About Atharvaveda 5.1.2, he translates very freely: “One who conducts noble actions obtains noble lives in next births with strong body and sharp intellect. Those who conduct bad deeds get birth in lower species. To experience the fruits of past actions is natural trait of soul. After death, the soul resides in Vayu, Jala, Aushadhi etc. and again enters the womb to take next birth.” We do not see these “next births” there, but maybe we should sit together and perform a word-by-word translation. This hymn is significantly called the Immortality Hymn, a name which we have already shown to be at odds with the reincarnation doctrine and certainly with the later quasi-Buddhist doctrine that we are tired of these endless rebirths in this Vale of Tears.
In Yajurveda 19.47, however, the reincarnation doctrine may indeed be implied:
“There are two paths for the soul. One path Pitryana provides birth again and again through union of father and mother, good and bad deeds, happiness, and sorrow. The other path of Devayana frees the soul from cycle of birth and death and provides bliss of salvation. The whole world reverberates with both these paths. And after both, the soul again takes birth as progeny of father and mother.” This is the same concept enunciated repeatedly in the older Upanishads: that either we can go to heaven (way of the gods) or we can come back here (way of the ancestors). This doctrine has the same origin as the doctrine of the old Upanishads, where indeed it is introduced as an innovation.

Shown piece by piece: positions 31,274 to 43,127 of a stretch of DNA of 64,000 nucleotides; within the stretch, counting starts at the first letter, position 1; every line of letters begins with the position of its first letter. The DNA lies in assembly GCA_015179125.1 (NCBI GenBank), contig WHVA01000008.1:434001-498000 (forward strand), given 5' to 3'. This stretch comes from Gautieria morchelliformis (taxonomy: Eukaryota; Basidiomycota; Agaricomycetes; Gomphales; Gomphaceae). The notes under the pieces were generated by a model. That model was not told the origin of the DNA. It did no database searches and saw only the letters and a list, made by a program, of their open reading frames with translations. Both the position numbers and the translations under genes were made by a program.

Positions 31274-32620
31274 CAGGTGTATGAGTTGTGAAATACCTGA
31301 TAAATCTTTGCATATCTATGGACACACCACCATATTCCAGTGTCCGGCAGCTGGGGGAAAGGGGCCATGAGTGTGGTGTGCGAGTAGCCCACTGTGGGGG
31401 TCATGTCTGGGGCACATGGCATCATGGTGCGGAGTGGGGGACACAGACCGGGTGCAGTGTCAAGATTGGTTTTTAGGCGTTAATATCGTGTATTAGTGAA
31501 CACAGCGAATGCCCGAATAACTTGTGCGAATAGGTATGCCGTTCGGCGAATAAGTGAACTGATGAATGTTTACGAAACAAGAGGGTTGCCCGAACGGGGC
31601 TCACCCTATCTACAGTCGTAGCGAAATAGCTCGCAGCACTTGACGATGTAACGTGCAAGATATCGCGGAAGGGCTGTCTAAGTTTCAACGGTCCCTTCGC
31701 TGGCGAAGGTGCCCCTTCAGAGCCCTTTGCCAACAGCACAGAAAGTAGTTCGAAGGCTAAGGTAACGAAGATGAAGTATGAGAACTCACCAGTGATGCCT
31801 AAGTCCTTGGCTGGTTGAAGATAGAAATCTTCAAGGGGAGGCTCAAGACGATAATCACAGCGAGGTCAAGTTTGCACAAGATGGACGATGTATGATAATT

Our reader ends his letter with some lengthy quotations from “Maharishi Swami Dayanand Saraswati`s masterpiece `Light of Truth’”, which only prove that he, like most 19th-century Hindus, believed in reincarnation and could not imagine life without it. The Swami’s organization, the Arya Samaj, claims to this day that he abhorred the decadence into which Puranic literature had thrown the Hindus and that he merely wanted to restore the Vedas to the pristine purity they once enjoyed. In fact, he too was a “Puranic Hindu” who read the Veda through Puranic eyes. He believed that the Veda was of supernatural origin, hence his attempt to translate all reference to mundane people and places out of it.
But in fact, we know the family relations of the Vedic seers, the places where they lived or travelled, the reasons why they waged war and the tribes against whom they did battle, even their fondness for the psychedelic Soma brew. Short, they and their books were human, all too human. Of course, they changed their mind once in a while, and they learned from their surroundings or from their own discoveries. This way, they first believed in a hereafter where we would meet again, but later came to the notion that we returned from the hereafter to be born again. Since this belief is attested among many different tribes the world over, and since India knew many tribes of whom the Vedic (Paurava and esp. Bharata) tribe was only one, we opine that it existed among some Indian tribes too at the time when the Rg-Veda was composed. But it was new to the Vedic seers, who had cherished a different belief for long. Only when a successful class advertised the new and hitherto secret doctrine of reincarnation as it’s key to success, did the doctrine catch on. This way, Hindu history is also the history of progress.

No Reincarnation, No Moksha, No Mukti in the Vedas